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‘Portrait of a Lady on Fire’ is a Brush With Greatness

The plot of Portrait of Lady on Fire * sounds like something out of a Fritz Lang film. That it is merely the inciting incident and backdrop to a deeply felt queer love story is a stroke of genius. Without mincing words, it is a masterwork.

Dreamlike and mercurial Celine Sciamma’s tale of love and heartbreak washes over us and in the end leaves us devastated. A tale inspired heavily by the Greek myth of Orpheus, Sciamma’s romantic tale of a woman falling in love with the woman she’s been hired to paint is peppered in a movie fascinated by how art itself is created. It is an ode, a love poem, both to art and to these two women and women in general.

Marianne (Noemie Merlant) is hired by the Countess (Valeria Golino) to paint a portrait of her daughter Heloise (Adele Hanel). Heloise is promised to a count in Milan who, upon receiving the portrait will decide whether or not to propose to Heloise. Heloise having no desire to marry the man refuses to sit for a portrait thus her mother the Countess, devises a plan.

She hires Marianne as a companion for Heloise. Marianne must study her by day and paint her by night from memory. The idea alone is enough to fill up one movie but Sciamma fills up not more than half an hour. For soon Marianne confesses to Heloise as the two have grown close, though I suspect Heloise had suspected something was amiss. Instead, a curious thing happens, Marianne shows Heloise her portrait and she is underwhelmed.

Heloise tells Marianne she has captured her likeness but has failed to capture her as a person. Marianne is shocked by this reaction, “I didn’t know you were an art critic.” “I didn’t know you were a painter.”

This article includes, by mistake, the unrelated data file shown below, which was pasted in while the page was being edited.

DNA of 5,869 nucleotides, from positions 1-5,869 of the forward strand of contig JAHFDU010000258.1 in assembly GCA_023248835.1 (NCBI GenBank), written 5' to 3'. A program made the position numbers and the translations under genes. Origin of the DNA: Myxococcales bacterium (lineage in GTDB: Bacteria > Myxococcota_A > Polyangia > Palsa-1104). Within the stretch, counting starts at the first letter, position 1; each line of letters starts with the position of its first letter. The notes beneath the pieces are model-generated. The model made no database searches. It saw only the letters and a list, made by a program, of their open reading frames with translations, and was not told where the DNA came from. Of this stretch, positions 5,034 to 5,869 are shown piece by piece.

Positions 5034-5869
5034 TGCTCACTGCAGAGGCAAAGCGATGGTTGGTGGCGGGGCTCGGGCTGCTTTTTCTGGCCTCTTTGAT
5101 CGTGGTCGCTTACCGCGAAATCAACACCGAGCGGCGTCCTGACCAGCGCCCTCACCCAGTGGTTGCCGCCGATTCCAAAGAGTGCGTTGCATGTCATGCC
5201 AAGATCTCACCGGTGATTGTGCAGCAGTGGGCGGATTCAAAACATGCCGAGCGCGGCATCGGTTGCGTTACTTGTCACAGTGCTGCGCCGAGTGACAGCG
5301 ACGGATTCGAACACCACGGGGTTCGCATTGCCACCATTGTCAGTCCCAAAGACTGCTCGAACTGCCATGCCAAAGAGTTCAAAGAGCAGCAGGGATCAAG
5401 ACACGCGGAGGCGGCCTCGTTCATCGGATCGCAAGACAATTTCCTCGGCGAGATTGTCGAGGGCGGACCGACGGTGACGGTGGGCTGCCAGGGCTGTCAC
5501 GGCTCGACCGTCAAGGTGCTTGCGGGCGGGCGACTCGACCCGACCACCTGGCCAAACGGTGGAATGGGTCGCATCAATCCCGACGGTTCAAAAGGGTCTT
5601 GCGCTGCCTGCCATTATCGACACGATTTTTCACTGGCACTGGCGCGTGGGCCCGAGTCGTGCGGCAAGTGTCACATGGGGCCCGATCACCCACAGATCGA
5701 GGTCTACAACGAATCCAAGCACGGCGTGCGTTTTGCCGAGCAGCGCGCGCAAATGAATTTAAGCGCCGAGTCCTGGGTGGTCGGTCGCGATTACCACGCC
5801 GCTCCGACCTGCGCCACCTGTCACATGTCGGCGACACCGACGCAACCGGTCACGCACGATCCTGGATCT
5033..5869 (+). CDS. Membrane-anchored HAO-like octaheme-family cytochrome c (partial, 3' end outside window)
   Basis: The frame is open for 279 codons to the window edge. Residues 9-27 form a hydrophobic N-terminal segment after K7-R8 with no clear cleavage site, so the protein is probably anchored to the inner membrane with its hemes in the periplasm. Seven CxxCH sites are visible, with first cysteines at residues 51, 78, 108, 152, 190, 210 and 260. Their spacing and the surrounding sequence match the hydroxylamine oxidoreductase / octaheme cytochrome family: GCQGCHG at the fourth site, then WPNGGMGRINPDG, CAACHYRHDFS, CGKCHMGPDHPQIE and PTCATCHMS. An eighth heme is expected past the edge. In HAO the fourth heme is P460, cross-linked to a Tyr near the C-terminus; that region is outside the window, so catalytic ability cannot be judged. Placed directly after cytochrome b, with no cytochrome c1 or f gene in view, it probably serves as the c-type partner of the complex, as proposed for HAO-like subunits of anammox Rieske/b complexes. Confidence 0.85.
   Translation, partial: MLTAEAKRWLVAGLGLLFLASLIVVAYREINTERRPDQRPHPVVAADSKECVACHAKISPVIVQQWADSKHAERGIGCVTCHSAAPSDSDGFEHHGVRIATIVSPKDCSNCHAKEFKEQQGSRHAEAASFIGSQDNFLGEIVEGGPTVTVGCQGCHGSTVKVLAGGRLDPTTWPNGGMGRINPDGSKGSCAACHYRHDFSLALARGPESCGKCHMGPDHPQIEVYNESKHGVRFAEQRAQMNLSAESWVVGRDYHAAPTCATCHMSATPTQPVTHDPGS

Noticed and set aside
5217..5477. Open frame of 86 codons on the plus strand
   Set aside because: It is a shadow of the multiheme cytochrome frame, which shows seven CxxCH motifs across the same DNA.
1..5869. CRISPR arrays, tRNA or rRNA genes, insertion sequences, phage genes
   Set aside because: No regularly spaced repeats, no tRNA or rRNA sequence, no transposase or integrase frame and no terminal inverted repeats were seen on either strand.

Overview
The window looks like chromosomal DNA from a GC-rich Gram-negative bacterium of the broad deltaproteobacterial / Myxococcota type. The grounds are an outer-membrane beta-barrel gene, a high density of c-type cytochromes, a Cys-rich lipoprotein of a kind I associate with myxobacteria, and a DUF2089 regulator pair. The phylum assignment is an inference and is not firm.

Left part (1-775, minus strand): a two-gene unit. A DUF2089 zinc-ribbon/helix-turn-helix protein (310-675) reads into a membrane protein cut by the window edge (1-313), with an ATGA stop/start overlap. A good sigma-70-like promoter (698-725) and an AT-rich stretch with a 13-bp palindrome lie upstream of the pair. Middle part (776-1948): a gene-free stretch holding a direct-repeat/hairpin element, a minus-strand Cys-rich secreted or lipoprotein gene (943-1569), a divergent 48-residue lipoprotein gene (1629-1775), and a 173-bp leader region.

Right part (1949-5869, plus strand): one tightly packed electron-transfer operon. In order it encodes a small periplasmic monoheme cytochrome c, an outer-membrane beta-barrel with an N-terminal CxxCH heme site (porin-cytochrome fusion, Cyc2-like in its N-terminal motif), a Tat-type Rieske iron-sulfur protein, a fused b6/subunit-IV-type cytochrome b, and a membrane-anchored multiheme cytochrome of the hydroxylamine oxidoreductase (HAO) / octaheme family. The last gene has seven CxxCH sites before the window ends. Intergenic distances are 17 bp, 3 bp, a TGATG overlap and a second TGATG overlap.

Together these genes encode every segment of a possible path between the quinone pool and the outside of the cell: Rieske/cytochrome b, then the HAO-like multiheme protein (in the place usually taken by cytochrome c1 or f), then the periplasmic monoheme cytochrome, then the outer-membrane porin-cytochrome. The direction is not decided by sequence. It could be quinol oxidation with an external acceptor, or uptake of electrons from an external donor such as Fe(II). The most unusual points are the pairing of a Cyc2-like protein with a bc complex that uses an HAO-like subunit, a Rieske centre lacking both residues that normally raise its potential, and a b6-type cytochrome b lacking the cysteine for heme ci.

Sciamma, who also wrote the script, gives us characters who think and feel, and who are smart enough to express themselves. After finally admitting their love for each other, the two women begin to make love by the roaring fire. Heloise whispers, “Do all lovers feel as if they are inventing something?” The dialogue is poetic prose but managing to be clear and precise.

Combined with Claire Mathon’s camera Portrait goes to great lengths to not only put us in the moment but to bring the world the women to life. Mathon’s camera likes to sit right in front of Sciamma’s characters, putting us in their intimate space. Then just as we become comfortable she moves it back, knocking us off balance, and forcing us to observe the women before us. 

Mathon, Sciamma, and the editor Julien Lacheray conspire to create an ode to the act of creating while also filling the screen with haunted and romantic imagery.  Lacheray’s cuts from scene to scene in a way that is wholly unpredictable because she is cutting not by narrative logic, but by the emotional turmoil of Heloise and Marianne. 

Even the sound design is lush as Sciamma her sound editor Valerie Deloof amplifies every brushstroke, scratch of a pencil against the cloth, and the crackling of the fire. Life on the island is brought to vivid and distinct life through sounds, acting as a sort of secondary soundtrack. We are settled into the headspace of these two women, not so we can understand their passion for each other, but so we can be caught up in it.